By ERWIN MASCARINAS
BUTUAN City – A week before a planned voyage to China, the balangay boat Sama Tawi-tawi made a quick visit here to seek the “blessings of the spirits of the old balangay mariners.”
“This is an emotional journey for me, riding the balangay boat coming into Butuan Bay and then, cruising through Agusan River. It is a long overdue homecoming for Sama Tawi-Tawi. After all, this balangay boat replica was built on this very spot in Butuan City and cruised out of Agusan River in 2010 towards its Southeast Asia journey,” said Arturo Valdez who commissioned the construction of Sama Tawi-tawi boat replica in 2009. He spearheaded the Southeast Asian voyage in 2010.
Valdez the visit and the “spiritual blessing” hold a huge significance for the balangay boat and its crew.
“Since May of last year, we have been planning a trip to China, hoping to the trace the old trading roots of the original balangay boat mariners. Unfortunately, the planned trips had been postponed several times. This made us believe that we are missing a significant blessing for our trip. And that is asking the guidance of those who came before us, a blessing from the spirits of the balangay boat mariners that conquered the high seas and traded with China and the rest of Southeast Asia hundreds of years ago,” said Valdez.
The first of the balangay boat was dug here in 1976. He said it was from that boat that they drew the inspiration to travel and prove that the Philippine maritime trade heritage dates back further than what colonizers had initially believed.
The balangay boat team hopes to reach Manila and leave the port together with the two other replicas, Sultan Sin Sulu and Lahi ng Maharlika, on April 28 towards Poro Point in San Fernando, La Union, and then to Xiamen, China.
According to Valdez, the Sama Tawi-Tawi is the biggest of the three boats that are set to travel to China.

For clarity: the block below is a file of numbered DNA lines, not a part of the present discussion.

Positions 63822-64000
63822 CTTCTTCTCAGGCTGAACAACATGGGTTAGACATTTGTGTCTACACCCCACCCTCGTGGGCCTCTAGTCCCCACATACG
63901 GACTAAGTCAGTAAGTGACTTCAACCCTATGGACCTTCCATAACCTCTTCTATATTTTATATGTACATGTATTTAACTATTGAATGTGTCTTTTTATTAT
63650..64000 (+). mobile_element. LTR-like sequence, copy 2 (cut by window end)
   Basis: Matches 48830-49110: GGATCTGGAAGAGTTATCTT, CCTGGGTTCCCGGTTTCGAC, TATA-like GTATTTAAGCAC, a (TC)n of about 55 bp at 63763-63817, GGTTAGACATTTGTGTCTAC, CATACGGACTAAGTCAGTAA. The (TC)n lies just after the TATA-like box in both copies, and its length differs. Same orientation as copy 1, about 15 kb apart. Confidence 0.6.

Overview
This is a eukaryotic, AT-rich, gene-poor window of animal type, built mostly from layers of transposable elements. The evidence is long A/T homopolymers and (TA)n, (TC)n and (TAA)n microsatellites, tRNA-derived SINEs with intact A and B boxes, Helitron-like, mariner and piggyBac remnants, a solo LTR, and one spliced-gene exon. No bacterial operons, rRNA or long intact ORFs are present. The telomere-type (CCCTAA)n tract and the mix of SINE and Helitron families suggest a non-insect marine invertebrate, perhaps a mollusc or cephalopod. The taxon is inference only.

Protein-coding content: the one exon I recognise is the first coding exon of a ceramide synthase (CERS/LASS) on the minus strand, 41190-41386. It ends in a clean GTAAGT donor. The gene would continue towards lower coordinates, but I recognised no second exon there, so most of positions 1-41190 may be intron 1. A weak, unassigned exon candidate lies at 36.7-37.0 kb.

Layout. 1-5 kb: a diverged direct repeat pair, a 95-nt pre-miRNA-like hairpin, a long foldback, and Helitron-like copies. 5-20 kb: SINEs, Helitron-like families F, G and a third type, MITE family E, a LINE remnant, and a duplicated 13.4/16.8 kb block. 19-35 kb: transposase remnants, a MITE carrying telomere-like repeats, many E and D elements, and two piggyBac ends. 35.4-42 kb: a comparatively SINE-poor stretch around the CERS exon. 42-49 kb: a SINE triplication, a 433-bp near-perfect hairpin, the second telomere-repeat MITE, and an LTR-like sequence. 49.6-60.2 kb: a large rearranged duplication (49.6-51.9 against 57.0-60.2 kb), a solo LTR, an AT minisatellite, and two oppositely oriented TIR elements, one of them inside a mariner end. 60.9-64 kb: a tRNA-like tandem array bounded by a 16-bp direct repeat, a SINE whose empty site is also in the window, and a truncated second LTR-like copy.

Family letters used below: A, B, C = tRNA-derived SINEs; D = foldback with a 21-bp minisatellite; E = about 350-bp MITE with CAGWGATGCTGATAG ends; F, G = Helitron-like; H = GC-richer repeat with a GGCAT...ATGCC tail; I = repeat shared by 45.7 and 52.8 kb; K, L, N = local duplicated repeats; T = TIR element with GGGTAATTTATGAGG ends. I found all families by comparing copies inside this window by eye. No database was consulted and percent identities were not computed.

“Lahi ng Maharlika. It is smaller than Sama while Sultan Sin Sulu is also smaller but wider than Lahi. Of the three boats, only Sama Tawi-Tawi is fitted with an engine but it’s relatively small compared to its size, and to think that none of these vessels are really built for an all-weather operation,” he said.
In May 2017, the three boats were about to set sail for China but the weather kept all the boats from the voyage and so, the trip was postponed.
“The completion of the trip to China is a significant historic step and a continuation for the entire balangay team that started in 2009,” said Jody Navarra of the Butuan Global Forum Inc., the organization that raised the fund for the Mazuau Hong Butuan boat.
Navarra said that on Sept. 1, 2009, the first balangay boat replica, Diwata ng Lahi, left Manila for its voyage to Butuan City, the home of the historic balangay boats. Ot was sponsored by the TAO Community of Companies.
The boat arrived on Nov. 28, 2009 after passing about 54 ports all over the country. While Diawata ng Lahi was about to arrive in Butuan, the construction of the second replica, the Mazuau Hong Butuan, was underway.
Navarra said that on Jan. 31, 2010, balangay boat Mazuau Hong Butuan was launched, and on Feb. 4, 2010, the two boats left Butuan for Sulu.
While both Mazuau and Diwata were on the way to Zamboanga, the building of Zama Tawi-Tawi was initiated by Kaya ng Pinoy Inc. headed by Valdez. On July 9, 2010, Sama left Butuan to join the other two boats in Sulu.
On Sept. 2010, all three boats left Tawi-tawi for its Southeast Asian voyage. The crew and boats successfully travelled to Brunei, Indonesia, Malaysia, Cambodia, Thailand, Singapore and back to the Philippines and their respective ports in 18 months.
In 1976, the historic pre-colonial balangay boats were discovered in Butuan. Initially, the team from the National Musuem counted around nine boats but in 2012, another boat was discovered underneath a previously discovered boat.
Presently, only five boats had been dug up from the two sites in barangay Libertad in Butuan, and the most complete is on display at the National Museum in Manila.
By 2014, a shortage in funding stopped the excavation for the remaining balangay boats and further research stopped due to issues on the right of way and ownership of the land.